04:56 GMT +316 July 2019
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    Norway's Prime Minister Erna Solberg, British Prime Minister Theresa May, Canadian Prime Minister Justin Trudeau, from left, look on as U.S. President Donald Trump speaks during ceremony at NATO headquarters at the NATO summit in Brussels on Thursday, May 25, 2017.

    EU Will Be Flexible on Pre-Brexit Oslo-London Trade Talks - Norway FM

    © AP Photo / Geert Vanden Wijngaert
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    Britain is not supposed to open formal bilateral trade negotiations with third nations until its exit from the European Union is settled. Norway's Foreign Minister has now expressed an opinion somewhat opposing the rules set by Brussels.

    During a press conference in Belgium, Norway's top diplomat Ine Eriksen Soreide said on May 25 that she was under the impression the EU will take a "flexible approach to this."

    "On the one hand, you can say that the formal demand is that they (the British) cannot start negotiations before… the transition period is over. But I'm not entirely sure if that will be enforced to the same extent as you could think. So my impression as of Wednesday… is that (there) is the potential for some added flexibility. But we will have to wait and see. At least we have talks on both sides and will continue to do that with full force," Ms. Eriksen Soreide said.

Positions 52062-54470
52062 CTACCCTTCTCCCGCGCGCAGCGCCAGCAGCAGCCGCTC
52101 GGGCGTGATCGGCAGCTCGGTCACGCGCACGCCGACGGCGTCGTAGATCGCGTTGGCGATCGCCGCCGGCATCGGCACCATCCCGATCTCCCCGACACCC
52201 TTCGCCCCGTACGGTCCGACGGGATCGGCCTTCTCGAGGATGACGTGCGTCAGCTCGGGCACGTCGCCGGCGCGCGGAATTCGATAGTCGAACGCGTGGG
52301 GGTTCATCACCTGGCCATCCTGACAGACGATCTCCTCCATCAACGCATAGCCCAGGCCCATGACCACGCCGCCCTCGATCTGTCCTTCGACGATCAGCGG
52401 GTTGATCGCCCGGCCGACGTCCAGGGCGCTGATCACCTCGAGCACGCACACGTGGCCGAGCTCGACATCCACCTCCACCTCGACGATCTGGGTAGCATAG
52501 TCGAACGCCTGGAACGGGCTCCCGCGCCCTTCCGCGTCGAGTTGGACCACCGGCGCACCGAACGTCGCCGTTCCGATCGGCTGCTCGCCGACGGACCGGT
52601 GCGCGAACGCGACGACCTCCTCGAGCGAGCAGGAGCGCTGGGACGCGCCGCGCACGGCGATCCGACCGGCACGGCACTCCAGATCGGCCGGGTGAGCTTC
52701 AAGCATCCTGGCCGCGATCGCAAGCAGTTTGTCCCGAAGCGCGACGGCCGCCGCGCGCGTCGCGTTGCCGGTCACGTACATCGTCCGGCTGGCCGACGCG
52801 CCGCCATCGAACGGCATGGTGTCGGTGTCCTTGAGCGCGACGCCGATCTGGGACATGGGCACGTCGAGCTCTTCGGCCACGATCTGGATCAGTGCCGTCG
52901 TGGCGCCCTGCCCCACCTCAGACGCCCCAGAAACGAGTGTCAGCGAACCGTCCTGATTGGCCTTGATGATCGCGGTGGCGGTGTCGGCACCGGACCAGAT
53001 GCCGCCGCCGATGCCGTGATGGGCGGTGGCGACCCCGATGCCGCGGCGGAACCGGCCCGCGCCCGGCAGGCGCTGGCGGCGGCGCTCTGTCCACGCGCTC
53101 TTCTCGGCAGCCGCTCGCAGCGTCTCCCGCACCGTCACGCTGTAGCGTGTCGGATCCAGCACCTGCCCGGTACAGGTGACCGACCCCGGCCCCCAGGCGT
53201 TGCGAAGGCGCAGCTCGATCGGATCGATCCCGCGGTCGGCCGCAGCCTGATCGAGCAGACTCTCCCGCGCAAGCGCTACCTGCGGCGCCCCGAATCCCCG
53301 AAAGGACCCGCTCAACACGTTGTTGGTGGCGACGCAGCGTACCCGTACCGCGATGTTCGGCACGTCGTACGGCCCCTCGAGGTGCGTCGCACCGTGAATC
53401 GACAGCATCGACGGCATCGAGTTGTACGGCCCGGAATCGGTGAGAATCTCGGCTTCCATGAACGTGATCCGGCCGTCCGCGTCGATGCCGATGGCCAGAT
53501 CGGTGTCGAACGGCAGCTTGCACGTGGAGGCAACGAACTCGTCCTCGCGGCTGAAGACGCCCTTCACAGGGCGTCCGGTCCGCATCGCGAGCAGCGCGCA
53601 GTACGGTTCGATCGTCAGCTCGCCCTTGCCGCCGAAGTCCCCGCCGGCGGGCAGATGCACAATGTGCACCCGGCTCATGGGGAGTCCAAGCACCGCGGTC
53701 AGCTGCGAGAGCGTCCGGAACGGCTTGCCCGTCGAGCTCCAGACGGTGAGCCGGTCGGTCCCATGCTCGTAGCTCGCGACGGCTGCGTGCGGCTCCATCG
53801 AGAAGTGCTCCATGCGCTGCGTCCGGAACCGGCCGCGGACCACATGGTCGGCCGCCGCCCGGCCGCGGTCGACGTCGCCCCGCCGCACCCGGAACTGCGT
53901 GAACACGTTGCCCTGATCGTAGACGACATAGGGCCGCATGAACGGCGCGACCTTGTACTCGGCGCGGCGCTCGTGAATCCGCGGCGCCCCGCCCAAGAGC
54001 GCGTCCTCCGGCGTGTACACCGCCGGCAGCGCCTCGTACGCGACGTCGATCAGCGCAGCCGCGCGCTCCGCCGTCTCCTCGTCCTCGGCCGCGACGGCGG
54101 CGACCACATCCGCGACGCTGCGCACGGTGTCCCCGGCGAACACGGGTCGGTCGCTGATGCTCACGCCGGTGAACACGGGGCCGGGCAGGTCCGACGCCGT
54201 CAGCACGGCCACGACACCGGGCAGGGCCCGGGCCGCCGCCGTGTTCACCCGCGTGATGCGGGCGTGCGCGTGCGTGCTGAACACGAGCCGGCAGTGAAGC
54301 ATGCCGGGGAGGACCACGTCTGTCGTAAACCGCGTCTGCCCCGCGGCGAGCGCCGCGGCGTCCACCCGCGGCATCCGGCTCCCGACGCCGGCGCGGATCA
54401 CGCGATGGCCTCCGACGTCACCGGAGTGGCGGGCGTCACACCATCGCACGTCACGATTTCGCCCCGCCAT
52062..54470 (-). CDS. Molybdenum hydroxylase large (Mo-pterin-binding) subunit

The Norwegian-British trade relationship is focused on energy, with almost half of British gas imports originating from the Norwegian continental shelf. Britain imports about 70% of its oil from Norway, while being Oslo's most important export market.

    "We are better off with a cooperation between countries and states instead of the strongest state always winning the race," Ms. Eriksen Soreide told the media.

    Norway is not a member of the EU, but is part of the European Economic Area, allowing it to be part of the EU's single market. The 'Norwegian model' has been rejected by the UK government along the process of negotiations over the future of British trade relations with the EU.

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    The UK PM Theresa May is aiming to broker a deal, which will see Britain in a "customs partnership" with the EU.

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    Britain is due to leave the EU in March 2019, with the transition period agreed to last until end of 2020, during which Britain will have restricted powers.

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    customs union, trade agreements, trade, European Union, Europe, United Kingdom, Norway
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